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Matthew 13:53–57 reads:

53 When Jesus had finished these parables, he moved on from there. 54 Coming to his hometown, he began teaching the people in their synagogue, and they were amazed. “Where did this man get this wisdom and these miraculous powers?” they asked. 55 “Isn’t this the carpenter’s son? Isn’t his mother’s name Mary, and aren’t his brothers James, Joseph, Simon and Judas? 56 Aren’t all his sisters with us? Where then did this man get all these things?” 57 And they took offense at him. (NIV)

I have read that proponents of the doctrine claim that the word translated as "brothers" in Matthew 13:55 does not necessarily imply biological relationship (http://www.catholic.com/blog/matt-fradd/jesus-had-brothers). Looking at the verses though, I find it difficult to imagine why the word translated as "brothers" would be anything but biological. Why would people who are in Jesus' hometown (verse 53) and who also used the word "sisters" (verse 56) use "brothers" in a way that is not biological?

marked as duplicate by David Stratton May 3 '16 at 11:40

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  • If you ask this a Biblical Hermeneutics.se you may find an answer that is less about a given denomination's belief and more on the scholarship behind some of it. – KorvinStarmast May 2 '16 at 19:55
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    It is also important to note the the mother of James and Joseph is named, and that mother is not the mother of Jesus. – Marc May 2 '16 at 20:23
  • @KorvinStarmast Or he may find just the opposite that this is a theological view hoisted on the verse. Asking on [bh.se] is certainly a possibility if the OP wants to learn about the original language, context, and possible means if interpretation. As asked however this question about how proponents of a certain view see the verse is a very good fit for this site. – Caleb May 2 '16 at 20:57
  • @Caleb Good point, and why not ask at both? – KorvinStarmast May 2 '16 at 21:00
  • It is worthwhile to note that Martin Luther accepted the doctrine (perhaps uneasily) and that John Calvin stated that the case for the non-virginity of Mary cannot be made from the scripture given the ambiguity of the original language. – Ian May 3 '16 at 22:06
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The link you quote (which I will also link to here) explains the view of Catholics on this passage in some detail. The article explains how they interpret the passage, and gives examples of other places where 'brother' does not imply coming from the same womb. If it was a normal usage of the time, then there is no reason why people of Jesus' hometown would not have used it of course, and 'sisters' presumably has similar usage.

Not all Christians agree with the interpretation, and if you are not a Catholic you are free to hold a differing view.

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First, there is the argument from the ancient languages of Aramaic and Greek and how the words were used:

First it is important to note that the Bible does not say that these "brothers and sisters" of Jesus were children of Mary.

Second, the word for brother (or sister), adelphos (adelpha) in Greek, denotes a brother or sister, or near kinsman. Aramaic and other semitic languages could not distinguish between a blood brother or sister and a cousin, for example. Hence, John the Baptist, a cousin of Jesus (the son of Elizabeth, cousin of Mary) would be called "a brother (adelphos) of Jesus." In the plural, the word means a community based on identity of origin or life. Additionally, the word adelphos is used for (1) male children of the same parents (Mt 1:2); (2) male descendants of the same parents (Acts 7:23); (3) male children of the same mother (Gal 1:19); (4) people of the same nationality (Acts 3:17); (5) any man, a neighbor (Lk 10:29); (6) persons united by a common interest (Mt 5:47); (7) persons united by a common calling (Rev 22:9); (8) mankind (Mt 25:40); (9) the disciples (Mt 23:8); and (10) believers (Mt 23:8). (From Vine's Expository Dictionary of Biblical Words, Thomas Nelson, Publisher.)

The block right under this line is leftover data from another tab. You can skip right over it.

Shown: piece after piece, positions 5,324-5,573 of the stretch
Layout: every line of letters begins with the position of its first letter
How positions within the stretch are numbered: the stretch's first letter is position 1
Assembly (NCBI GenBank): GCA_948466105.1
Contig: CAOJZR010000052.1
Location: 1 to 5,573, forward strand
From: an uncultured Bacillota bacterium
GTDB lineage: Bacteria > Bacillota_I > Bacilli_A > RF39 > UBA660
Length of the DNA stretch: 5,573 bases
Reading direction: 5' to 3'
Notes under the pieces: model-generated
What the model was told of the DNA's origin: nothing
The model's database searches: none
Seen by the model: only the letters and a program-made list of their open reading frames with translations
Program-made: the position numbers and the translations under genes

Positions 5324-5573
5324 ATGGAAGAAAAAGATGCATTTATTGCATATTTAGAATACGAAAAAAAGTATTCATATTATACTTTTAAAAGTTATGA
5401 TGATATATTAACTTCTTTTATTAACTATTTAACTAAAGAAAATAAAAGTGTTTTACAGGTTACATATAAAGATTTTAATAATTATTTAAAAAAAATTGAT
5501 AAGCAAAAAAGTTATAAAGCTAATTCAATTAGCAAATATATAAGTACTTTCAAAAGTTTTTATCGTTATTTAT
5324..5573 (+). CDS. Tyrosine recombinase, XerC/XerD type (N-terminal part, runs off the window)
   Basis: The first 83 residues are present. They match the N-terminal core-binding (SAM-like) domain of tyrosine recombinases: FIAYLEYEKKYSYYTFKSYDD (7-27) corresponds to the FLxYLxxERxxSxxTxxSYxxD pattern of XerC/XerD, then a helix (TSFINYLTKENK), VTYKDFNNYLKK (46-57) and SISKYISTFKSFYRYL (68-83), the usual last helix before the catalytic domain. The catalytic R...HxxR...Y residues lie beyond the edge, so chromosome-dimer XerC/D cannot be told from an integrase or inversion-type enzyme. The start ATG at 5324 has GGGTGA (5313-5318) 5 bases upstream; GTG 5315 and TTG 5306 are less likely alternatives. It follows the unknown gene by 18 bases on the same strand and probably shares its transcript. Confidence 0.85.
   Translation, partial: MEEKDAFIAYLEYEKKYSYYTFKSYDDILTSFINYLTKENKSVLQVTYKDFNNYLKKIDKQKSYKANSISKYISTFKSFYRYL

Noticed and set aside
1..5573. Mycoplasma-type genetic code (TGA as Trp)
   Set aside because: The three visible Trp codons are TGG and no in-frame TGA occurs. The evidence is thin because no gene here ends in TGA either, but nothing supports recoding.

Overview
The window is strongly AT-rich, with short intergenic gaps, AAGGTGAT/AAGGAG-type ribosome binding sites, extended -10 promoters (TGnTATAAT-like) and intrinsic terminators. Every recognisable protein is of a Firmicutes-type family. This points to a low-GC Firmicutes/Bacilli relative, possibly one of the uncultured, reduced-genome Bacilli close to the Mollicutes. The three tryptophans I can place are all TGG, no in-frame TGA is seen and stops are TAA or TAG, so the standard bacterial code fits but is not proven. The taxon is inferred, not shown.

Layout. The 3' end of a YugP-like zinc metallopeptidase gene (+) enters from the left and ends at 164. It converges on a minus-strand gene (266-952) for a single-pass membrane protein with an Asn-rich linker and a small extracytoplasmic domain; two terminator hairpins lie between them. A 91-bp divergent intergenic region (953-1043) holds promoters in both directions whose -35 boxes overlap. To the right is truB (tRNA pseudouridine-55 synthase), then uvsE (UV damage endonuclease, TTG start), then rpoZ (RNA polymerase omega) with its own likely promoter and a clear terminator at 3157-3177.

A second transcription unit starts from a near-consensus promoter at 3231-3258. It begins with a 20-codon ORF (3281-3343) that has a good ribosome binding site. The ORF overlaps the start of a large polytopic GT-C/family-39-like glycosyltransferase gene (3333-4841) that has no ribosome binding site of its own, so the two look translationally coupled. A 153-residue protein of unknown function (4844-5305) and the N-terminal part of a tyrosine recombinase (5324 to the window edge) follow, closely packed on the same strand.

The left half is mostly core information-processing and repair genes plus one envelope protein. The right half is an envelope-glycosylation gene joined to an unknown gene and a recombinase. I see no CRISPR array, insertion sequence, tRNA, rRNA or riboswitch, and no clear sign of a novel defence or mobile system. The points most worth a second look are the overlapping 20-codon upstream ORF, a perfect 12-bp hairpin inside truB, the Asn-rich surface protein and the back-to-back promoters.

The point being, just because the word "brother" means something specific in English does not mean that when a translation uses that word it necessarily matches the same idea.

Another reason cited by Catholics in justifying that Mary was a perpetual Virgin is John 19:

When Jesus saw his mother and the disciple there whom he loved, he said to his mother, “Woman, behold, your son.” Then he said to the disciple, “Behold, your mother.” And from that hour the disciple took her into his home.

This passage tells us:

  1. "The disciple" (John) was not Mary's son, because Mary did not live in John's home before but did after

  2. Mary either had no sons, or at the very least had no living sons, because otherwise it would be unusual for Mary to live with John instead of these sons.

Another data point: An article on Catholic Answers also addresses this question. It states, for example, that James the brother of Jesus was an Apostle, but that of the two apostles named James, one had Alphaeus as his father, the other was the son of Zebedee. One can conclude from this that "brother" at least for James meant something other than sharing biological parents.

  • Strangely, no one appears to have a comment on the remark that Jesus is the Carpenter' son !!! Is it possible that only Mary knew that Jesus was the foster son of Joseph the carpenter ? – Kadalikatt Joseph Sibichan May 5 '16 at 16:14
  • That wasn't really the question. If you'd like to know how a certain group would regard such a claim, please post a new question. – James Kingsbery May 6 '16 at 0:21

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